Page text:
I’m not saying don’t go with Book Country. I know not everyone has the time or desire to format, etc., their own books. Nor am I saying not to go with a publisher — heck, I’d be cutting my own throat if I did that. I believe there is still a place for publishers, especially those that are trying to adapt to the changing times and demands of the market place and who pay their authors a reasonable — which means more than legacy publishers — royalty. All I’m saying is that you need to be aware of what is out there and not pay for services you don’t need or necessarily want.

Writers, beware and be aware.  That is your best defense.

Everyone’s on the stage

And you’re the only one sitting in the stalls, watching?

Welcome to the author’s life. It’s only downhill from here. Serously, authors are by nature, observers — at least the good ones are. The ones who if they ain’t talking, they’re not listening, obviously aren’t, because we get tired of reading a monologue. However the stage seems to filling up. The question lurking at the back of all writers minds – particularly about e-books – is ‘is prose about to follow poetry?’, with more poets, it seems, than readers.

Certainly, I think, the e-book will see the un-naturally asymmetrical sales distribution flatten out. Yes, there will still be the outliers – the Pratchett, the Rowling, the Meyer, but the gap between newbie-midlist and ‘bestseller’ – which was largely an artifact created by publishers and distribution, will flatten out. So-called ‘best-sellers’– indistinguishable from noob or midlist work, barring having found favor, will sell much the same as the books they’re indistinguishable from.  Which will be a lot less than they’re used to. At the bottom… well the sales may be hard to find too. It’s likely that almost ALL authors will sell a little less, although firstly they should earn quite a bit more, and secondly, some authors hitherto ignored will do very well.

Why do I say this?: on an author’s list I follow this article about Hunger Games vs Sparkly Vampires was posted and elicited a range of we hate sparkly-vampire-it’s-so-sexist-and-gets-her-bishop-to-read-it-first reactions.

As usual, I saw things playing slightly differently on my stage. I tried reading the sparkly vamps, as homework. Didn’t like it much. But I was not reading to like it. I was reading to see why a zillion readers did like it, AGAINST the support and buy-in of the publishing establishment. And THAT is truly relevant thing about the Twilight books. Not that you hate them, or that that they have a passive heroine who is therefore a bad female role model etc etc etc etc… The important thing is that this was a book that is surprising, principally because it elicited that response from the writing establishment, and the critics (all of whom tend to parrot what their publishers and editors believe) and STILL succeeded. Now I assume it had a captive audience in Meyer’s community, eager to support it, and this gave it that initial boost that made it impossible for NY publishing and the distributors and book chains to give it the ‘support’ they normally give things they don’t like.  That, however, cannot have been more than seed capital. It was something (despite the virulence poured out onto it) that found a large audience, principally female and young.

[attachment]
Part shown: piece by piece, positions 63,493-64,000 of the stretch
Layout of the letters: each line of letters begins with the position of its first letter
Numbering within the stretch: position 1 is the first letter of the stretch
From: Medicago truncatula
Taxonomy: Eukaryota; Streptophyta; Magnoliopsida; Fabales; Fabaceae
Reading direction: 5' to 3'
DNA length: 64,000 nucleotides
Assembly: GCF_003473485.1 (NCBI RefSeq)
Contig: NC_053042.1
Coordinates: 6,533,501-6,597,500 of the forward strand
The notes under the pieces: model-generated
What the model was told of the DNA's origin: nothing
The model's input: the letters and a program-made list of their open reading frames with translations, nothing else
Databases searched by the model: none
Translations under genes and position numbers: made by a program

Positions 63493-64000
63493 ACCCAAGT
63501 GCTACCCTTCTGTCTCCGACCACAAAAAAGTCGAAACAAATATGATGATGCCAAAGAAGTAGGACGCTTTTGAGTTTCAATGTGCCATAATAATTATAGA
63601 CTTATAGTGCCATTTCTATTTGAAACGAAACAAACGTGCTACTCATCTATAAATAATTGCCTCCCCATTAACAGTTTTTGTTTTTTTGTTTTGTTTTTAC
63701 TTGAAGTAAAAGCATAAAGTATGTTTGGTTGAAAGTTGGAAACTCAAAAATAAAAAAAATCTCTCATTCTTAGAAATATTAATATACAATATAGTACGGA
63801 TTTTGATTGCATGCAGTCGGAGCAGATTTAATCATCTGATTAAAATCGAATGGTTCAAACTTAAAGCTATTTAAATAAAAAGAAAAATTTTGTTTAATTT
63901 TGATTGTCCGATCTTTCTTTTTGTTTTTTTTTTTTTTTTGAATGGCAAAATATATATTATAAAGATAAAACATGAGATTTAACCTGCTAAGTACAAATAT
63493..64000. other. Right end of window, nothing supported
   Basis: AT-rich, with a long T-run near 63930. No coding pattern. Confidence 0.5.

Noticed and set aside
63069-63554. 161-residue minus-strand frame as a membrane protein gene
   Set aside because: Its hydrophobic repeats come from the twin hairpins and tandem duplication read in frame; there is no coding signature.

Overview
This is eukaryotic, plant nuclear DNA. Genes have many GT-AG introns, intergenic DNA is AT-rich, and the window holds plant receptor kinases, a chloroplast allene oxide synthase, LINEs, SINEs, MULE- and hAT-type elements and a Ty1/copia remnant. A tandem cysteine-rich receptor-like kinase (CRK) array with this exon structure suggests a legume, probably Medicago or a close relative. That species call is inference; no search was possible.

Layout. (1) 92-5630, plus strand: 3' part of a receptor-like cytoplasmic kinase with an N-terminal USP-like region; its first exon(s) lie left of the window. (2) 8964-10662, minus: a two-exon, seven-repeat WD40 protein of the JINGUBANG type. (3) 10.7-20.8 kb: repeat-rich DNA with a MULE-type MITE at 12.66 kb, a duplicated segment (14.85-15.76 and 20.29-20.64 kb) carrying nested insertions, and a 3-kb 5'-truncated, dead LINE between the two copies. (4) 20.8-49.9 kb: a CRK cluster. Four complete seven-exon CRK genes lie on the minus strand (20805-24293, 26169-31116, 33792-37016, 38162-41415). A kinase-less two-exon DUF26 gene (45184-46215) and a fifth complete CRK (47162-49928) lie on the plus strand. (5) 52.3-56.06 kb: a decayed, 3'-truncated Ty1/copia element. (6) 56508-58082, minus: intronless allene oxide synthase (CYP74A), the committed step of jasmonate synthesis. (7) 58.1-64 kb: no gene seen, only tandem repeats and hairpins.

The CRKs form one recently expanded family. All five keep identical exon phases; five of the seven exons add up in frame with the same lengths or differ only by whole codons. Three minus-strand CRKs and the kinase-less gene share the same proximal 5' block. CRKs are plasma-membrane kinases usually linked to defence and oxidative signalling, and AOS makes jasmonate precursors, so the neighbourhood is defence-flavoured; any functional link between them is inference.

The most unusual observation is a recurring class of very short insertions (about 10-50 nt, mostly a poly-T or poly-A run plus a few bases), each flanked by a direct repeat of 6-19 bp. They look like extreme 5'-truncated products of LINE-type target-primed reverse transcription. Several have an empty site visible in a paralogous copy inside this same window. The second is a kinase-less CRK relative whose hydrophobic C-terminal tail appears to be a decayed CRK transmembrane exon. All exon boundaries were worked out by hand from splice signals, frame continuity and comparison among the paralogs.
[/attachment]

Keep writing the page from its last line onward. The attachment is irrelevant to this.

Have they joined the LDS, rejected the principles that first wave feminists fought for?  Well, um. No. And the ones who read Hunger Games haven’t become archers either.  Nor, oddly, do the millions of 35+ year old women reading Romances abandon their partners to go and look for the dark handsome troubled Doctor…

This is one of those insane control-freak fears that has lead to nothing but the diminishing of the influence of publishing industry.  It’s escapism. Not role modelling! Not ‘educating the reader’. It usually has a character that the reader can identify with in some respect, either in their daydreams (ergo the beautiful young woman who is hyper-capable) or the person who is just like them (nothing very special).

And actually, the point is Twilight appealed not only as romantic (take it whatever way you like) wish-fulfillment escapism but also as a character many readers felt they could identify with.

And here lies my point: the authors who reflected NY worldview are probably going to see their market share shrink.  It’s why for example most genre sales have shrunk, but the ‘Christian and inspirational’ has grown. I’ve read some of these as homework too. Actually, quite a lot of it is fiction, and would pass for 1950’s romance, with a bit of religion. It’s comfortable, escapist, easy for a large audience of non NY publishing people to identify with.  It’s more or less what that audience wanted to read (with or without the religion) and couldn’t find elsewhere. (I see NY publishing has just bought into one of the big ‘Christian’ publishers – expect a rash of the same ‘educating the readership’ to come out and fail.)

But for those offering something that readers with different worldviews (and there are a number of them) can identify with, who have been badly UNDER-SERVED, may now find their audiences grow. If there is a message in this for writers (and indeed publishers and editors), it’s that you need to get off the stage and find who IS in the audience and what they want to read. There are gaps for everyone from Neo-Pagan Communists to Neo-Nazi Fascists, and everything between (although I suspect the former niche has been quite well served and may have to lose some writers).

But escapism is no longer a dirty word.

play on…